The source of a mysterious hum in Ranchlands remains a mystery.
Some residents of the northwest Calgary neighbourhood say the noise has been bothering them for more than two years.
The Calgary Eyeopener's David Gray talked to Marcia Epstein on Thursday morning about the buzz.
Epstein is an acoustic ecologist at the University of Calgary and is part of the Ranchlands Noise Investigation Team. The team met with Ranchlands residents Wednesday night to update the team's progress in pinpointing what is making the noise.
David Gray: Remind us, if you can, how residents have been describing the noise?
Marcia Epstein: Most describe it as literally a hum, a "eeeeeeeeeeeeeeeeeeee" sort of sound. Sometimes, apparently, it gets quite a bit louder and sounds more like a jet engine revving up or idling from far away.
DG: That’s a remarkable sound. We’ve heard about this for years now, but then we always have some people who say, ‘I’ve lived there forever, I’ve never heard it.’ Now, you’re an acoustic ecologist, it’s your job to hear sounds outside — have you heard it?
'We know that the sound is happening and there’s quite a variation in who hears it. We think it’s anywhere from 12 to 20 per cent of the community that’s affected.'— Marcia Epstein, Acoustic ecologist, part of the Ranchlands Noise Investigation Team
ME: I have, actually. The sound is real, we have measurements of it. I’m working with an acoustics engineer, who has all the equipment for recording mysterious sounds — or at least, the ones that aren’t too mysterious — and he has hours and hours of recording, so we know that the sound is happening and there’s quite a variation in who hears it. We think it’s anywhere from 12 to 20 per cent of the community that’s affected.
DG: And now, is that because of where they live, or how sensitive their ears are?
ME: At this point, we’re thinking it's probably sensitivity, but it may also be the location of their houses. Because our best guess so far — when we’ve eliminated quite a few things that it isn’t — our best guess is that it’s something that’s coming through the frames of the houses from underground. And it could be the water system. We’re still in the process of checking that out. It’s a slow process.
DG: There was a theory, a popular theory, that it was the Bearspaw water station, have you ruled that out?
ME: We have not found a pattern of correlation, between the frequencies that we’re measuring and the output from the water station at Bearspaw. But, there are some other water stations closer to the Ranchlands. You know, smaller stations that act as, kind of, relays, and we still have to check those.
DG: Another theory, there’s lots of them, but another theory I heard was that there was a possibility that it was some kind of electromagnetic frequency from a cellphone station interacting with other frequencies, have you looked into that?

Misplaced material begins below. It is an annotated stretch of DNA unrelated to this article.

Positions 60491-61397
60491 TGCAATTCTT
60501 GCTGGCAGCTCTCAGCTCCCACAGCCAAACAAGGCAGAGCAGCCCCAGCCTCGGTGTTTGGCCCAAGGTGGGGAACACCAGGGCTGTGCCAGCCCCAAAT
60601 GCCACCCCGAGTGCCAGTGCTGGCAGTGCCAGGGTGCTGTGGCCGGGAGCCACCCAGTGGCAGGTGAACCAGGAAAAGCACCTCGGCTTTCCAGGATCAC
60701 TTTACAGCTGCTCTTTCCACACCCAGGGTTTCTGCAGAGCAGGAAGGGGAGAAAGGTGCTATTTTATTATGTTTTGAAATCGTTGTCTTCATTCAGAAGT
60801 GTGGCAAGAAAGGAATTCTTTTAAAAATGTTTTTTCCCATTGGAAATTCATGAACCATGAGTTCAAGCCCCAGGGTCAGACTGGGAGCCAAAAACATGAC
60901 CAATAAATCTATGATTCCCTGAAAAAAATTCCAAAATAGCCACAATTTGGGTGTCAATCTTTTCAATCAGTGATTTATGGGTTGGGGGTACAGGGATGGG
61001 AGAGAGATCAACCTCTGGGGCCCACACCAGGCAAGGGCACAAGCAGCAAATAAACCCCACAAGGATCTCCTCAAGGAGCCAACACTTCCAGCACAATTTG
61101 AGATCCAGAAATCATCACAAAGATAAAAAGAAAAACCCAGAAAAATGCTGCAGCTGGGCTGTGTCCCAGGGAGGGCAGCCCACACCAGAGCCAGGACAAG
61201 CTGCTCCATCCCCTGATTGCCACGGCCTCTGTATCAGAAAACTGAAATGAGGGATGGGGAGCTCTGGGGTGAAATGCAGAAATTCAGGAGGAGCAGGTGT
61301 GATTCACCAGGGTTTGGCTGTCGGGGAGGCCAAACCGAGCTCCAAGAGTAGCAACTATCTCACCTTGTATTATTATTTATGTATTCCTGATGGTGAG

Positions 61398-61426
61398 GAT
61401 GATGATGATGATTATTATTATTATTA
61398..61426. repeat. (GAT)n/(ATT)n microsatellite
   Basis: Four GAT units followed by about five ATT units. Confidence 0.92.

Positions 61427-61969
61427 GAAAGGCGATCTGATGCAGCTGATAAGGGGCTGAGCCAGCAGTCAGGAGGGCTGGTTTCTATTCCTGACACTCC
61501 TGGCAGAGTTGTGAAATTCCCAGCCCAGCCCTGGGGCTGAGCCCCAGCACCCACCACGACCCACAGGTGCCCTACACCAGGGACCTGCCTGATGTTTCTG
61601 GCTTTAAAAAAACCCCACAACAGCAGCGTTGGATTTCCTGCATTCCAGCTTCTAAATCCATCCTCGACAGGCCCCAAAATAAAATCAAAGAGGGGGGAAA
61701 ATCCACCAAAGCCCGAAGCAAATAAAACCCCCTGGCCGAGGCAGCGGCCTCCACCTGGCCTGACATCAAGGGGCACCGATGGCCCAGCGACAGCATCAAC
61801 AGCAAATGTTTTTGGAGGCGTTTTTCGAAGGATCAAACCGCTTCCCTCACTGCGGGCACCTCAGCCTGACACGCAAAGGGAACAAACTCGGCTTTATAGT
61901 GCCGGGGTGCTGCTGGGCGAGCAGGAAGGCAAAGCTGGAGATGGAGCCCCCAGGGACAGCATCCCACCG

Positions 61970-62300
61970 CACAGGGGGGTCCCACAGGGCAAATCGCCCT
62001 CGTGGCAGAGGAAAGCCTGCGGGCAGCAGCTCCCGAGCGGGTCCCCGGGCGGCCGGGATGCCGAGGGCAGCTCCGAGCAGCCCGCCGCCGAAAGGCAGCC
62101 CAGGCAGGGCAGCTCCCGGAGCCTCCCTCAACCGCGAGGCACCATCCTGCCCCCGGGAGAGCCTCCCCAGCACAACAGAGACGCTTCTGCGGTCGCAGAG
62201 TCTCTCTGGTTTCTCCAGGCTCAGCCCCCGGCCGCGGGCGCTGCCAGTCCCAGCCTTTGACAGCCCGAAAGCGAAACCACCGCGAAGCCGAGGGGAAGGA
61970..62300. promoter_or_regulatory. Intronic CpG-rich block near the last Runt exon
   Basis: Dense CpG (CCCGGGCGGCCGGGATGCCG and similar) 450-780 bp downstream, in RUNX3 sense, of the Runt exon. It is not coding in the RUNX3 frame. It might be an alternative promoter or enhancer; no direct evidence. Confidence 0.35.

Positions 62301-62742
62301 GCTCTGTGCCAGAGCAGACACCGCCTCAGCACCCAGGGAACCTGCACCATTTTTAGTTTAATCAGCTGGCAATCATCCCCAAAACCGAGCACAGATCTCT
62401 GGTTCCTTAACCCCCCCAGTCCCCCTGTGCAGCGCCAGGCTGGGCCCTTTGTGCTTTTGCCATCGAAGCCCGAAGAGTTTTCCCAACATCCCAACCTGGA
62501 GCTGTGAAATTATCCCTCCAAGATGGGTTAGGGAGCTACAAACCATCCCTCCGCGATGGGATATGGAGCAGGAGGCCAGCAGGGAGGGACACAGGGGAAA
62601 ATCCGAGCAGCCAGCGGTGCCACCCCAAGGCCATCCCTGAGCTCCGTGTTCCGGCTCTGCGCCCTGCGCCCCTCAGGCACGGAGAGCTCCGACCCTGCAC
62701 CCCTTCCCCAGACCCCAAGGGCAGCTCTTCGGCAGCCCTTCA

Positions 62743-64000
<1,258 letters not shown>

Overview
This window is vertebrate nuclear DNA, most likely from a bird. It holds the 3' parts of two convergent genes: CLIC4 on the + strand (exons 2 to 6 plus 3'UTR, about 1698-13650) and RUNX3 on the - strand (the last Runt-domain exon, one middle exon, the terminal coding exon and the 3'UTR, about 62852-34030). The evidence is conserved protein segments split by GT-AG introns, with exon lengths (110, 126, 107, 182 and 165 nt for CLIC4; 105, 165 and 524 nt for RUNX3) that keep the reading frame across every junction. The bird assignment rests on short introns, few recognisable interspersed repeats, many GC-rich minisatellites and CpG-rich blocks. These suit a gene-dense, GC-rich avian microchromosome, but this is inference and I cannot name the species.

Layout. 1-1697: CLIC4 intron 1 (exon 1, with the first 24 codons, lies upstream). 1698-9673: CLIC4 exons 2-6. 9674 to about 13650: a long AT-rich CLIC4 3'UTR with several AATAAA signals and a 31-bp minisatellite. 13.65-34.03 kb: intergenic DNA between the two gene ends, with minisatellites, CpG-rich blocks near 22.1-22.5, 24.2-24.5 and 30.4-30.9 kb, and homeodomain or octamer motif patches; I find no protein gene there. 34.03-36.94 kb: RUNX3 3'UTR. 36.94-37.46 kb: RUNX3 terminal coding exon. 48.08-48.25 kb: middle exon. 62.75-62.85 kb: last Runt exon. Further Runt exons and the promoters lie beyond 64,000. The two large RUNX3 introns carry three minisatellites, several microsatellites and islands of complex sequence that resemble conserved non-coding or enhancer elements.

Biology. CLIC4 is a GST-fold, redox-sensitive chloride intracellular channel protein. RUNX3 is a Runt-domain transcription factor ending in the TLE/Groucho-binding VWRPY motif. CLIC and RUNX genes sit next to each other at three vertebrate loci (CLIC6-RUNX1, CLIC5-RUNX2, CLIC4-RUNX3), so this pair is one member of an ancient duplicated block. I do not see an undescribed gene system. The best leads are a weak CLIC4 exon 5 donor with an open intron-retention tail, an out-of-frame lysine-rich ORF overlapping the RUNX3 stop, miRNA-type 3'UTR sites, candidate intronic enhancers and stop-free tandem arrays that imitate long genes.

ME: We are starting into the process of looking into that. It’s more difficult to do because measurement is very challenging. What we suspect is that for some people there may be a reaction to those frequencies which are not audible — they’re too high. They may be setting off the auditory nerve in some way and there’s already documentation in the medical literature about that. Some people are sensitive to electr magnetic frequencies. So we’re looking at a combination of location, maybe the geology of the area, which is still an open question, we need to get data about that.
DG: Is there anything unique of the geology in the Ranchlands area, that you know of?
ME: We don’t know yet, we’re still looking into that. And the third factor is people’s sensitivity to hearing which is tremendously variable.
DG: It certainly is. I understand that, but you’ve heard it, is your hearing particularly sensitive?
ME: Well, I’m a musician, so it might be. I don’t think it’s abnormally sensitive.
DG: As a musician, any idea what note? Is it an A? Is it an E? Is it a B?
ME: It’s not always the same thing, we’re getting a concentration of frequencies around 40 hertz, and 40 cycles per second.
DG: You know, I’m listening to you talk about this, it must be really frusturating not being able to figure this out. Am I hearing that right in your voice?
ME: It is! Yes, well when we started we were expecting it would take maybe a year to figure this out and it’s been over two, largely because the research team consists of volunteers. We don’t have funding, we don’t have support from anywhere, so we have to work in this in our spare time, basically. There are little bursts of activity and ten months go by when nobody has time to do anything or we’re waiting for information from the city or the water system, or whatever’s going on, so we’re glad to accept offers of help from the community.
DG: Now, while you’re trying to figure out what it is, and what’s causing the sound, there are others that are thinking, ‘Heck, I don’t care what’s making the noise, let’s just stop it.' Tell me about the noise cancellation project that’s being worked on for people who live there.
ME: The engineering faculty at the University [of Calgary] is getting interested in this. Michael Smith, who is part of the faculty there, is looking into how the noise could be cancelled out by some device that people could keep in their homes and he has assigned one of his graduate students to work on it.